Archive for the 'Recusal' Category
Justice Robert Edmunds of the North Carolina Supreme Court has recused himself from participating in hearing a case involving his own reelection, according to Election Law Blog.
A Superior Court panel recently voided a new law giving elected N.C. Supreme Court justices an option to seek a new term in a retention, rather than contested, election (see Gavel Grab). The state’s elections board has asked for review of that ruling by the Supreme Court, and an expedited hearing was set for April 13.
Edmunds had planned to run for retention under the new law and more recently indicated his intention to run in a contested election. The challenge to the state law was brought by plaintiffs including an attorney who has intended to oppose Edmunds in event of a contested election. Read more
The proceedings of a symposium about judicial recusal, five years after the Supreme Court’s landmark Caperton v. Massey ruling in 2009, and related scholarly articles are now available online from a periodical that collaborated in holding the event.
The NYU Journal of Legislation and Public Policy joined with the Brennan Center for Justice and the the American Bar Association Center for Professional Responsibility in bringing together speakers for the 2014 session, and the Journal has published the proceedings and related articles, according to Election Law blog.
Here are the symposium events and speakers: Opening Remarks by Wendy Weiser; “Caperton and the Courts: Did the Floodgates Open?” with Adam Liptak, Keith Swisher, James Sample and Bradley A. Smith; “The State of Recusal Reform,” with Charles Geyh, Myles Lynk, Robert S. Peck and The Honorable Toni Clarke; “A View Read more
In Wisconsin, both incumbent Justice Rebecca Bradley and Court of Appeals Judge JoAnne Kloppenburg have purchased their first TV advertising contracts in the general election for the state Supreme Court, according to The Associated Press.
The race is heating up, the AP said, and the candidates were scheduled to debate on Tuesday night.
The Milwaukee Journal Sentinel, meanwhile, explored Kloppenburg’s view that judges need not step aside from hearing cases involving groups that have spent money in opposition to their election, but only if the groups have spent money in support of their election. Kloppenburg has voiced support for stronger judicial recusal rules in Wisconsin.
The St. Louis law firm of lawyer Stephen Tillery has asked the U.S. Supreme Court to hear an appeal and find that Illinois Supreme Court Justice Lloyd Karmeier improperly declined to recuse himself from a multi-billion dollar anti-tobacco case, according to a column by Jim Dey in The News-Gazette.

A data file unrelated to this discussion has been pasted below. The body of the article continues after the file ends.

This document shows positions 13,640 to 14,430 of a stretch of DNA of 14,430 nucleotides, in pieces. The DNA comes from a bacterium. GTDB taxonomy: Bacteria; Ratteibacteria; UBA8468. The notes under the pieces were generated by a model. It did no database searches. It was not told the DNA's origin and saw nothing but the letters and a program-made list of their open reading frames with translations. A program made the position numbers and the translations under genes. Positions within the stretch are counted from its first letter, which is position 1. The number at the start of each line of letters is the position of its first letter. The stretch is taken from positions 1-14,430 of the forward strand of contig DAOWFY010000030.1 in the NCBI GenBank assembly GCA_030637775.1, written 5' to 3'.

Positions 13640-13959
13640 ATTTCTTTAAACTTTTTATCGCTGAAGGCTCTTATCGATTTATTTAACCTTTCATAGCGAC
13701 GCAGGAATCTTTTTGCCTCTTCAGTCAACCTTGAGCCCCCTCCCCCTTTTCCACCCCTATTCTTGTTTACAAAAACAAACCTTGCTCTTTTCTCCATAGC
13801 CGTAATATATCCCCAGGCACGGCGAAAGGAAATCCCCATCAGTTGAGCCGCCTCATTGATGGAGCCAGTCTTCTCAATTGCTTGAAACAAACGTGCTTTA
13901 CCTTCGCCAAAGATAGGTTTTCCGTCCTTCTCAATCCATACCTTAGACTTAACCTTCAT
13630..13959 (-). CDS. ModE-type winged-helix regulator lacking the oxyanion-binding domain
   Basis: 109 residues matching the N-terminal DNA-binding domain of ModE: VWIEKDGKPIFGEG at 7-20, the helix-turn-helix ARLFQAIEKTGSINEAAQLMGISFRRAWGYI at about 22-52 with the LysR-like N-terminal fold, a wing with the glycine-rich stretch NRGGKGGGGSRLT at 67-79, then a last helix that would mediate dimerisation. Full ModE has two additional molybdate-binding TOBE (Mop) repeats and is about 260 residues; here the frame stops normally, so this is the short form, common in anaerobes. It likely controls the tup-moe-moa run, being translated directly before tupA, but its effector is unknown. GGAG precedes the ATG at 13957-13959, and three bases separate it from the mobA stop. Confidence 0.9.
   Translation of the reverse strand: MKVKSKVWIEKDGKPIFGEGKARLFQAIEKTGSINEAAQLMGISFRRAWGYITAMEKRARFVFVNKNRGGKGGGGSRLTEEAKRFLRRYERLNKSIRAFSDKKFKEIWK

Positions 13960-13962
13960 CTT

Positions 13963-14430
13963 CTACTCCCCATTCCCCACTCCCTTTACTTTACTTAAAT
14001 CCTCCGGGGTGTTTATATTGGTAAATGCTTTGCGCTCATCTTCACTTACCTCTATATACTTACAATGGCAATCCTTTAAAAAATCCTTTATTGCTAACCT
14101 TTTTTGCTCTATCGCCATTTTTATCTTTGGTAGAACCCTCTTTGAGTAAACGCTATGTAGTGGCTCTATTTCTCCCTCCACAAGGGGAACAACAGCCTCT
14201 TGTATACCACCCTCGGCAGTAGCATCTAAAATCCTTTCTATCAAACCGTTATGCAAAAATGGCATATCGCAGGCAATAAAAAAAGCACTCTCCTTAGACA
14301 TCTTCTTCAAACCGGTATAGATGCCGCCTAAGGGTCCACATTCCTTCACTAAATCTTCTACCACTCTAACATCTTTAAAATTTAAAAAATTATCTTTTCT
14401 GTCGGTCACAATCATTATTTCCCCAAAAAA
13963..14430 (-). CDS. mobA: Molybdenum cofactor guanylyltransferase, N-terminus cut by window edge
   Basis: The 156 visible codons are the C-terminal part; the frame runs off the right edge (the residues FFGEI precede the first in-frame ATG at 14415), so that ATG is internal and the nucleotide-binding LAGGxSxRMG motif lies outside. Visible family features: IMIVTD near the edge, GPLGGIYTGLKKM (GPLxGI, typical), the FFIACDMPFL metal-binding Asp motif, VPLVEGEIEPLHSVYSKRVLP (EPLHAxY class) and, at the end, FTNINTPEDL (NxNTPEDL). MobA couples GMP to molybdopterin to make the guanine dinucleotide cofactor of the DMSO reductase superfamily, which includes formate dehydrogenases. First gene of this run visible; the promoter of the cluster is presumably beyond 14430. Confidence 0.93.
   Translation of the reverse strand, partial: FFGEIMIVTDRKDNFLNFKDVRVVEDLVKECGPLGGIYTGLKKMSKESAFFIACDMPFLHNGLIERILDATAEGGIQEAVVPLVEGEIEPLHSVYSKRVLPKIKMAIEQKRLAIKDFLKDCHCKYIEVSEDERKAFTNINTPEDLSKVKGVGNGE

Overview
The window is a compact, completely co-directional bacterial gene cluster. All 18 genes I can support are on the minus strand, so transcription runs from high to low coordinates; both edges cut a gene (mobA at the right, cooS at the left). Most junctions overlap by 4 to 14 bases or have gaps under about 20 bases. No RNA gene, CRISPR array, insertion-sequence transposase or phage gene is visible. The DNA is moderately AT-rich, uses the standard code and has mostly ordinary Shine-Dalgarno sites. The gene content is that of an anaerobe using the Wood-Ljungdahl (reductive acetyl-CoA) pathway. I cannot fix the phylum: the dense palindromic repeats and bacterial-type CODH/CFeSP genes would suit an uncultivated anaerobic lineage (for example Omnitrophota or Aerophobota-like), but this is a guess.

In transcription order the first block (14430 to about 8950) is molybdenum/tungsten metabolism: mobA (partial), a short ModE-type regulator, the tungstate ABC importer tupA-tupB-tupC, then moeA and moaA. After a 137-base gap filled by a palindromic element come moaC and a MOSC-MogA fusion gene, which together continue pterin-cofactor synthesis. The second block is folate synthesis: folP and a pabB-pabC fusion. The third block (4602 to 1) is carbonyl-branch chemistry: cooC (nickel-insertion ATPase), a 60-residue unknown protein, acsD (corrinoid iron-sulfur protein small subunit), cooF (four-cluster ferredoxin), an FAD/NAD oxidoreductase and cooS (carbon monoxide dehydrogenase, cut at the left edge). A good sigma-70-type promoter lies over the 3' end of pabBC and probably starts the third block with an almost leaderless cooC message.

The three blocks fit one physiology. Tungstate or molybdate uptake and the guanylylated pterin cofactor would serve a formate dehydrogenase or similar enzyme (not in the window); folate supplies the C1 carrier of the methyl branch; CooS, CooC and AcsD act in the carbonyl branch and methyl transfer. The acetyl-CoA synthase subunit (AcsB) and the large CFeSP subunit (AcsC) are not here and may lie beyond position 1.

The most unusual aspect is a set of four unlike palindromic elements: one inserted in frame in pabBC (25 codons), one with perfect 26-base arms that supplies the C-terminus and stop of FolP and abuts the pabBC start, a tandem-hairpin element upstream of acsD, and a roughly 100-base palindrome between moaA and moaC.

There is a long courtroom and judicial election saga involving the case. Last year, the Illinois Supreme Court ruled as it had before in favor of tobacco company Philip Morris, sparing it a $10.1 billion judgment, and Justice Karmeier voted in the 4-2 majority (see Gavel Grab).
In papers filed with the U.S. Supreme Court, the Tillery law firm asks “whether it violates the due process clause of the Fourteenth Amendment for a judge to participate in a case where the judge has made pejorative public statements about a litigant or an attorney, and there exists a reasonable public perception that one of the parties (Philip Morris) funded the judge’s election campaign.” Read more
North Carolina’s Board of Elections has asked the state Supreme Court to throw out a lower court ruling that involved how justices are elected.
A Superior Court panel recently voided a new law giving elected Supreme Court justices an option to seek a new term in a retention, rather than contested, election (see Gavel Grab). Now the elections board has asked for review of that ruling, and an expedited hearing was set for April 13, according to a News & Observer blog.
Carolina Public Press, which describes itself as an independent, investigative reporting outlet, quoted some observers as suggesting conflict of interest questions are raised by the newest case.
Among justices on the high court is Robert Edmunds Jr., who had intended to run in a retention (up-or-down) election under the new law.
Two opinion pieces in the Allentown Morning Call and Penn Live take issue with then-Pennsylvania Supreme Court Justice Ron Castille’s decision not to recuse himself in a capital case, which is also the subject of the Williams v. Pennsylvania case (see Gavel Grab). The U.S. Supreme Court heard oral arguments in the case on Monday.